William Loeffler is a playwright and journalist from Pittsburgh, Pennsylvania. He worked 15 years writing features for the Pittsburgh Tribune-Review. He has also written travel stories based on his trips to all seven continents. He and his wife, Michelle, ran the Boston Marathon in 2009.
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Some of Peggy Elsasser's biggest fans are also the smallest. Chaysen, 4, wants to be a hockey player like his dad was in college. Bright-eyed Clara will remind you that she is 4-1/2. Addy, who turns 2 in July, likes to see how high she can go on the swing set. The three are playmates at Little Helpers Child Care, the daycare center that Elsasser runs out of her Woodbury home. June 21, they got to visit the Washington County government center, where their grownup friend was honored as a 2016 Family Child Care Provider of the Year.
The big kid pushed the smaller one to the gym floor at Math and Science Academy in Woodbury. Other students watched from the bleachers as the kid picked himself up and bully high-fived a friend. After a couple of awkward beats, one kid stood up and confronted the bully. "Cut!" called director Karl Demer. The scene was repeated several times. When given the cue, the student actors reentered the gym, where the bully, Zack Hagstrom-Skalnel, 17, again shoved Riley Kane from behind.
More than 80 runners from Woodbury took to the streets of Duluth last Saturday for the 40th annual Grandma's Marathon. Pretty it wasn't: marathoners braved humidity, cramps and baking pavement as temperatures climbed to near 80 degrees. By 11:30 a.m., as many of the mid-pack runners were grinding up Lemon Drop Hill near mile 22, race officials had put up the black flag, signifying a high risk of heat stress.
Kyle Zins was not only last in line at last Thursday's graduation at Valley Crossing Community School, he was also the final sixth-grader of the final sixth-grade class to graduate. Dressed in a purple "Class of 2016" T-shirt, Zins, 12, stood at the end of the line of some 90 graduates, waiting his turn to mount the steps to the stage and shake hands with Principal Lela Olson. Changes are in store for the school, whose unique approach to learning includes multi-age instruction and use of an "open classroom" model.
Honks, hugs, cheers and tears mingled last Thursday as students and teachers said goodbye to Middleton Elementary School for the summer. Blake Vo, 6, apparently couldn't wait to start his summer, as he was one of the first students to board his bus. While most District 833 schools ran the final bell last Friday, students at Middleton, Grey Cloud and Bailey elementary schools go out a day early so that District 833 staff could prep the buildings for the heating, ventilation and air conditioning (HVAC) replacement later this summer.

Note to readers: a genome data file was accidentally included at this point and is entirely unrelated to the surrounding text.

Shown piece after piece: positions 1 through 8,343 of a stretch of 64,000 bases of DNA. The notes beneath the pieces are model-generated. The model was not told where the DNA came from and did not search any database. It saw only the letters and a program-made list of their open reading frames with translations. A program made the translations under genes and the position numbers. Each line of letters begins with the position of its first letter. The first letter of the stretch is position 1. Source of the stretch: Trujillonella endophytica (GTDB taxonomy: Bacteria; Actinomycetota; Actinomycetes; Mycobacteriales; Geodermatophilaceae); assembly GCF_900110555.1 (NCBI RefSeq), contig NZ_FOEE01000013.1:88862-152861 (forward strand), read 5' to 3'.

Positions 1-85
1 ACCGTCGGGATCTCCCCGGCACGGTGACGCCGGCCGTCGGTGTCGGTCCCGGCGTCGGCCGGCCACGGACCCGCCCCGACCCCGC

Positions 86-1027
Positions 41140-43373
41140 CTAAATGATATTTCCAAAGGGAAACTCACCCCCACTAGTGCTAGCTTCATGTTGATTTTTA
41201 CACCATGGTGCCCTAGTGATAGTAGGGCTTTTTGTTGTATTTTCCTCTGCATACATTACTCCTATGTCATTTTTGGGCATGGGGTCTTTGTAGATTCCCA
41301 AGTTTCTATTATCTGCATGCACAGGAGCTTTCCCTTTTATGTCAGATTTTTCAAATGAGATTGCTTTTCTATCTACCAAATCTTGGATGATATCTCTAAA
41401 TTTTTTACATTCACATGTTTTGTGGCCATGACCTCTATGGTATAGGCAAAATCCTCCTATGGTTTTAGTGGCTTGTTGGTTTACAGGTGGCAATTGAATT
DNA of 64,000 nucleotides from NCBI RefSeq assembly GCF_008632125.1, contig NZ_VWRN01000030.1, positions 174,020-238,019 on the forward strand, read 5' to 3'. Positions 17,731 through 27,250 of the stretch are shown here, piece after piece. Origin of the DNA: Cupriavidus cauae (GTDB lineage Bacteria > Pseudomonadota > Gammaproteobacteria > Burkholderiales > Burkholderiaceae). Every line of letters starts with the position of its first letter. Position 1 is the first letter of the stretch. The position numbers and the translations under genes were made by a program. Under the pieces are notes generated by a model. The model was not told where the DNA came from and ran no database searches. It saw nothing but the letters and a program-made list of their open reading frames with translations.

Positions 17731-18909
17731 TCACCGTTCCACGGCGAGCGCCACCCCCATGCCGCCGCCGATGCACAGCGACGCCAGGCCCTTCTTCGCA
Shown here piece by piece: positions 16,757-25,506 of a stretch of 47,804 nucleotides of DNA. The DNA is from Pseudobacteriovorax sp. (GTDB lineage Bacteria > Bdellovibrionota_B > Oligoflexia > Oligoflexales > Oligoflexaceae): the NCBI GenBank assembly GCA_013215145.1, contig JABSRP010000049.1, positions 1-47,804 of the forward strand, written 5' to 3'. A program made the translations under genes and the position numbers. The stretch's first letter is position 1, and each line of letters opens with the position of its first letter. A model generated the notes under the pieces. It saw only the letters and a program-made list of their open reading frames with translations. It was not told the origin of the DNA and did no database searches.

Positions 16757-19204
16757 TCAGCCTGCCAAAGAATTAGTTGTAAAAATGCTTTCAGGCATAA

The school year ended last Thursday for students at Bailey Elementary School. While most District 833 schools ran the final bell last Friday, at Bailey, Grey Cloud and Middleton elementary schools got out a day early so that District 833 staff could prep the buildings for the heating, ventilation and air conditioning (HVAC) replacement later this summer.
Luke Macke knows how to return a favor. The 9-year-old had a wish — that money collected by his fourth-grade class at Liberty Ridge Elementary be donated to Make-A-Wish, the nonprofit that helps seriously ill children live out a favorite fantasy. "It brings hope to kids," Luke said. "My brother got a wish."
Darlah Krug has ended her short tenure as executive director at Woodbury Leadership Academy, the charter school she helped found in 2012. In an end of year update sent to families earlier this week, the board of directors at the charter school said that Krug had resigned, along with manager of operations Becky Kullman and office manager Dekontee Lombel.
The threat posed by prowling thunderstorms last Friday night did not stop hundreds of walkers, volunteers, spectators and supporters from turning up at East Ridge High School track for the annual Relay For Life. The dusk-to-dawn walk raised more than $155,000 for the American Cancer Society. Perhaps more importantly, it allows survivors to tell their stories and to encourage others still fighting the disease. Survivor Bridget Olson, 20, the daughter of co-chairman Dave Olson, lit the torch to begin the event. Olson's wife and mother-in-law also beat cancer, he said.
Sequels can be dicey propositions, but not when it's Cottage Grove's very own film festival. The Cottage Grove Arts Commission is accepting submissions for the second annual Films in 5 Festival, which returns Oct. 1 to the Park High School auditorium. The competition is open to the public, who are invited to enter original films, videos or cartoons five minutes or less in length. All genres and formats are welcome, so long as they observe the bounds of good taste. Entry fee is $5.